Long tubular single cells or filaments of cells that anchor bryophytes to the ground. Rhizoids are not composed of tissues, they lack specialized conducting cells, and they do not play a primary role in water and mineral absorption.
The portion of a moss sporophyte that gathers sugars, amino acids, water, and minerals from the parent gametophyte via transfer cells.
The elongated stalk of a moss sporophyte.
A sticky layer that surrounds the cell walls of some bacteria, protecting the cell surface and sometimes helping to glue the cell to surfaces.
covers immature capsule
The upper part of the moss capsule (sporangium) often specialized for gradual spore discharge.
Extensive deposits of undecayed organic material formed primarily from the wetland moss Sphagnum.
branched sporophytes
vascular plants have these, they become independent of the gametophyte parent
seedless vascular plants
The collective name for the phyla Lycophyta (lycophytes) and Pteridophyta (ferns, whisk ferns, and horsetails).
protracheophyte polysporangiophytes
A group of Silurian moss-like ancestors that were like bryophytes in lacking lignified vascular tissue but were different in having independent, branched, sporophytes that were not dependent on gametophytes for their growth.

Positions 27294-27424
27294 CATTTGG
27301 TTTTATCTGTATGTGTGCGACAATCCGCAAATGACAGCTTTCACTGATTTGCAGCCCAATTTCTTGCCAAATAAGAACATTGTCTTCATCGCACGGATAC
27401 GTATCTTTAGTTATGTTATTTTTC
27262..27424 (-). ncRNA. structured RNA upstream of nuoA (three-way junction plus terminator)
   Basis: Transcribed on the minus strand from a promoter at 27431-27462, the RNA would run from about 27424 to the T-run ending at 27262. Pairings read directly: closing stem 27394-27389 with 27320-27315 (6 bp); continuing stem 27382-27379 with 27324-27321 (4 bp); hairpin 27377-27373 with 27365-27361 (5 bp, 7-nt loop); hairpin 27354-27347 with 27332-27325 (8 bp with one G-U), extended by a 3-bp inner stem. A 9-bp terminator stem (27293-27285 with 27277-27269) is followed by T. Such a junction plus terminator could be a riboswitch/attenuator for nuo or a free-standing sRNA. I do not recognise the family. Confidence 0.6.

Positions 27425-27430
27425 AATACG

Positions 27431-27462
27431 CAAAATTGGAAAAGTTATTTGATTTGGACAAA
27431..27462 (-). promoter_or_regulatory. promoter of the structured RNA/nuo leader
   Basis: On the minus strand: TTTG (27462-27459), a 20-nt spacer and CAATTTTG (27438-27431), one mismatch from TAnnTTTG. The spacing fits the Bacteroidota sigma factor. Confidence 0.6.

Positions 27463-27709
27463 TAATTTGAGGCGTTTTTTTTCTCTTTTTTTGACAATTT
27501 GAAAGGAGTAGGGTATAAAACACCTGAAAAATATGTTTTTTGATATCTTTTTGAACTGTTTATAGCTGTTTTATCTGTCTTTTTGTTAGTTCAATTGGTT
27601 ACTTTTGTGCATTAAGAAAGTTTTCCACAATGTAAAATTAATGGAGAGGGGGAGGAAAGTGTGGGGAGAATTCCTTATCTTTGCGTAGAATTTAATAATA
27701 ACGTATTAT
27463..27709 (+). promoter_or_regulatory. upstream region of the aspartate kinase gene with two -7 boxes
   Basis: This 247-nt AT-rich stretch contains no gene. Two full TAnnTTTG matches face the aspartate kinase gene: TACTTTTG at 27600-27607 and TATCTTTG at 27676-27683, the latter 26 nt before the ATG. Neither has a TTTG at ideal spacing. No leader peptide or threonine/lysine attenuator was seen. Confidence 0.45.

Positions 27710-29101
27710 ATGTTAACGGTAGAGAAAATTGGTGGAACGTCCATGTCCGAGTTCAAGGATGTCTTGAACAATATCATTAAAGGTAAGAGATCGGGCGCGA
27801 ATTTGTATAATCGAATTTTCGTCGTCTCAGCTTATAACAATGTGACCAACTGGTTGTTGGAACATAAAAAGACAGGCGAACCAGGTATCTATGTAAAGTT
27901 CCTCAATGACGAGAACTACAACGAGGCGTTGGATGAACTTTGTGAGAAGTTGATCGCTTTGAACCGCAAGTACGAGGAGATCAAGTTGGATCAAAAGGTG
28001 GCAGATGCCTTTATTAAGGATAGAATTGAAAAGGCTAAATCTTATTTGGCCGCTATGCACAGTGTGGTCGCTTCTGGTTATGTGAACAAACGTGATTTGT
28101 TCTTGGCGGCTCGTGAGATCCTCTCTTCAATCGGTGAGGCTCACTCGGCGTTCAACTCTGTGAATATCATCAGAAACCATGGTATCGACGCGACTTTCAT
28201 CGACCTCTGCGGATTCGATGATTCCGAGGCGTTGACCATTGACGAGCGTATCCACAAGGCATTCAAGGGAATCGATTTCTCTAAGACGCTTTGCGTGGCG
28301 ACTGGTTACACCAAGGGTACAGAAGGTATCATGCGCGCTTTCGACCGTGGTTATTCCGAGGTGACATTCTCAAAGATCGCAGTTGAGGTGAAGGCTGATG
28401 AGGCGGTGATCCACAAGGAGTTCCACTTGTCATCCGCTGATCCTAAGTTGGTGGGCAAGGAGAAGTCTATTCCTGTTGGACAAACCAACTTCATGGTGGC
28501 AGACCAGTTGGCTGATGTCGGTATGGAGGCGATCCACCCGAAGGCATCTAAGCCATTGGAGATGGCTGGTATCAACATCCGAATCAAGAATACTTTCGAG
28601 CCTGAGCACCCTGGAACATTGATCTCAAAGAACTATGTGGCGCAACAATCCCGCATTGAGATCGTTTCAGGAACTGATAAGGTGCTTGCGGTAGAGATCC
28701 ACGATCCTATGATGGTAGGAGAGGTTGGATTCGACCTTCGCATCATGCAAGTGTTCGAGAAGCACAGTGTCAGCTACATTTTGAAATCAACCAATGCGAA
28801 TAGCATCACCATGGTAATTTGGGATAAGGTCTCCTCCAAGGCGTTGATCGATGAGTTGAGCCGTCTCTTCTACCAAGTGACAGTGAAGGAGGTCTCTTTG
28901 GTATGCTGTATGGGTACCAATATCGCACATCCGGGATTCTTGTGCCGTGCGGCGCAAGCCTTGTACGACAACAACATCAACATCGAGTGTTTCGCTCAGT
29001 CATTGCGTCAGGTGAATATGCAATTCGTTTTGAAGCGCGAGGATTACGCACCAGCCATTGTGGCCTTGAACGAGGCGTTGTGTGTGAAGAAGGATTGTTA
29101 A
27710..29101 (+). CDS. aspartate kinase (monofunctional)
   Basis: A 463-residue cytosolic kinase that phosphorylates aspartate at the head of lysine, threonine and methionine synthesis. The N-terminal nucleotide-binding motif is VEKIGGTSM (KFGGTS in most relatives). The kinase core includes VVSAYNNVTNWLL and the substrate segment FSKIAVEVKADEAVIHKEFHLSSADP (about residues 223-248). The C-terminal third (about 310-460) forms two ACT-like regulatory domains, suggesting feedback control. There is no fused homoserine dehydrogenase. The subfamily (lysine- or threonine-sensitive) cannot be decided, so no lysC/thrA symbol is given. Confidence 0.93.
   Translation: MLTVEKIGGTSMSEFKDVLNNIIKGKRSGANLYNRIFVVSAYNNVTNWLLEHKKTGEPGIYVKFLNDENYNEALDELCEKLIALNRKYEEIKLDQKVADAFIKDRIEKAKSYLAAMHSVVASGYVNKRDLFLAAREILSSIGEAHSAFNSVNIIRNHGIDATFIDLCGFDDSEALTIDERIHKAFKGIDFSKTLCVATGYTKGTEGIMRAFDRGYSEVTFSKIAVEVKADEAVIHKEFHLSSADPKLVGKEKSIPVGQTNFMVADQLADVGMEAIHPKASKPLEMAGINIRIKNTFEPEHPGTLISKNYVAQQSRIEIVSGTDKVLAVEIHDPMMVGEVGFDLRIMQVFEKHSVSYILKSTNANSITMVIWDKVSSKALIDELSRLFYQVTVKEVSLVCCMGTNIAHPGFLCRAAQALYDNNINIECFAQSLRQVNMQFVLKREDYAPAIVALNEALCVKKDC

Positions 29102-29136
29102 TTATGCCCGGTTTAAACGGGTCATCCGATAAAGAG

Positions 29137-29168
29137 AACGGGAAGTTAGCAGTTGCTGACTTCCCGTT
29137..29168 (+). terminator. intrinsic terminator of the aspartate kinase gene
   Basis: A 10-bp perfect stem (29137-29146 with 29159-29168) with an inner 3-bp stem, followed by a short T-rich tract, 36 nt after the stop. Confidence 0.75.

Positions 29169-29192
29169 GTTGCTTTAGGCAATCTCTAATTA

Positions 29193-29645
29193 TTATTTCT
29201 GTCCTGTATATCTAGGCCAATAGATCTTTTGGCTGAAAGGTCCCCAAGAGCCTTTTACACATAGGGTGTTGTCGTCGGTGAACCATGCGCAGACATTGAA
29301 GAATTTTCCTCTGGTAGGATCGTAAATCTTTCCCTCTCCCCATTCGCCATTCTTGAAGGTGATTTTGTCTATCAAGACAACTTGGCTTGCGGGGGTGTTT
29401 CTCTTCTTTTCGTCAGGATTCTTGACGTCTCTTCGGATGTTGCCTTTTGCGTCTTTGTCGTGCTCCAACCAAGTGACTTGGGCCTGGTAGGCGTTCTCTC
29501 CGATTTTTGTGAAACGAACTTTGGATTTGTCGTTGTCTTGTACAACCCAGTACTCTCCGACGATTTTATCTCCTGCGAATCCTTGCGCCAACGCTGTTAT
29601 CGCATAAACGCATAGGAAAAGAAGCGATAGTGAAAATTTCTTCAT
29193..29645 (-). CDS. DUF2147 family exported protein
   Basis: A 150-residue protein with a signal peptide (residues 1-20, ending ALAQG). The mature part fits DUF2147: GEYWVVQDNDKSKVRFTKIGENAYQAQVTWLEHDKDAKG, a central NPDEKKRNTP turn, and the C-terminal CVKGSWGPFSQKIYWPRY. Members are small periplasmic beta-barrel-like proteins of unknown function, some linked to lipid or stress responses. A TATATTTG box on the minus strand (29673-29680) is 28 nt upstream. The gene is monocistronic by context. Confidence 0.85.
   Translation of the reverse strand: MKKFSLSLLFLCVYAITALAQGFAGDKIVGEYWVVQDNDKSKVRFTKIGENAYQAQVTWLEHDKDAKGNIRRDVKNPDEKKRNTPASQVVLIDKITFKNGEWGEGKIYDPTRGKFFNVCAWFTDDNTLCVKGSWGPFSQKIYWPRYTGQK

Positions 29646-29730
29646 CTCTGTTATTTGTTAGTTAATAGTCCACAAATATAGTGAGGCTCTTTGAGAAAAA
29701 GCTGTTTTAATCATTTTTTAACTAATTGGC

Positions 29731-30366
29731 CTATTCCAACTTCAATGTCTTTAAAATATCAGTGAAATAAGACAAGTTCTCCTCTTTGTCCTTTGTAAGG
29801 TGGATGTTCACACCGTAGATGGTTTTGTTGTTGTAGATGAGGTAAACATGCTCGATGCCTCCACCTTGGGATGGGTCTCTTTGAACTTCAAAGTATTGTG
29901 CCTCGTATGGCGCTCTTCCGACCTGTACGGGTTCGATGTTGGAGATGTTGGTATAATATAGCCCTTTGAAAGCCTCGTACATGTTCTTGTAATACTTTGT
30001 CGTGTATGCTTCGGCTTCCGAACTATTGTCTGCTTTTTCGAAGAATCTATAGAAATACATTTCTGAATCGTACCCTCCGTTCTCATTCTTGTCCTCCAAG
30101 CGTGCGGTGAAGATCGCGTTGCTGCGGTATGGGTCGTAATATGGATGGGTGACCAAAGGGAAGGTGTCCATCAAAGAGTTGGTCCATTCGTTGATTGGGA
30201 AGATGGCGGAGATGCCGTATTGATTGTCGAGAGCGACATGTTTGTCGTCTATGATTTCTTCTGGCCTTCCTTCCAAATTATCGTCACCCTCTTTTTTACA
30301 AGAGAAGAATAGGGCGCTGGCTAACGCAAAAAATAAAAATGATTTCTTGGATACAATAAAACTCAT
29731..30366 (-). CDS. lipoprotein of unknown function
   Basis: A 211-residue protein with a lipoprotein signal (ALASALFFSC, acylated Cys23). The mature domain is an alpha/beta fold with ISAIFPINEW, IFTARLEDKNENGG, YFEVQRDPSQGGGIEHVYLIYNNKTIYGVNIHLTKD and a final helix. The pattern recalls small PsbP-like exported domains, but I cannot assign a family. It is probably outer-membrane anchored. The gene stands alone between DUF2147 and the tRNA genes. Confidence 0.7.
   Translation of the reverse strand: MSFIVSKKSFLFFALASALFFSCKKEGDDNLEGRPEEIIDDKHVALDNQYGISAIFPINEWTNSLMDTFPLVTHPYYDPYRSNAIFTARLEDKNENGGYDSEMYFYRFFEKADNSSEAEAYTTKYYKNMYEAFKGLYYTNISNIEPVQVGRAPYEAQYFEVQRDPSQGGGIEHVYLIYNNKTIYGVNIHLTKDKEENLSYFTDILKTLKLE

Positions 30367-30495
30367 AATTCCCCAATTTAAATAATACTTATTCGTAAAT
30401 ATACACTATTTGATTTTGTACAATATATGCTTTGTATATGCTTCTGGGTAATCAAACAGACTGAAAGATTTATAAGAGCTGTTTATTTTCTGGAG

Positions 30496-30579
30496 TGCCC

The small leaves of lycophytes that have only a single, unbranched vein.
The larger leaves of modern vascular plants served by a highly-branched vascular system.
Referring to plants in which a single type of spore develops into a bisexual gametophyte having both male and female sex organs.
Referring to plants in which the sporophyte produces two kinds of spores that develop into unisexual gametophytes, either female or male.
A spore from a heterosporous plant that develops into a female gametophyte bearing archegonia.
A spore from a heterosporous plant that develops into a male gametophyte with antheridia.
Lycophyte leaves specialized for reproduction.
Clusters of fern sporangia on the backs of green leaves or on special, non-green leaves (sporophylls). Sori may be arranged in various patterns, such as parallel lines or dots, that are useful in fern identification.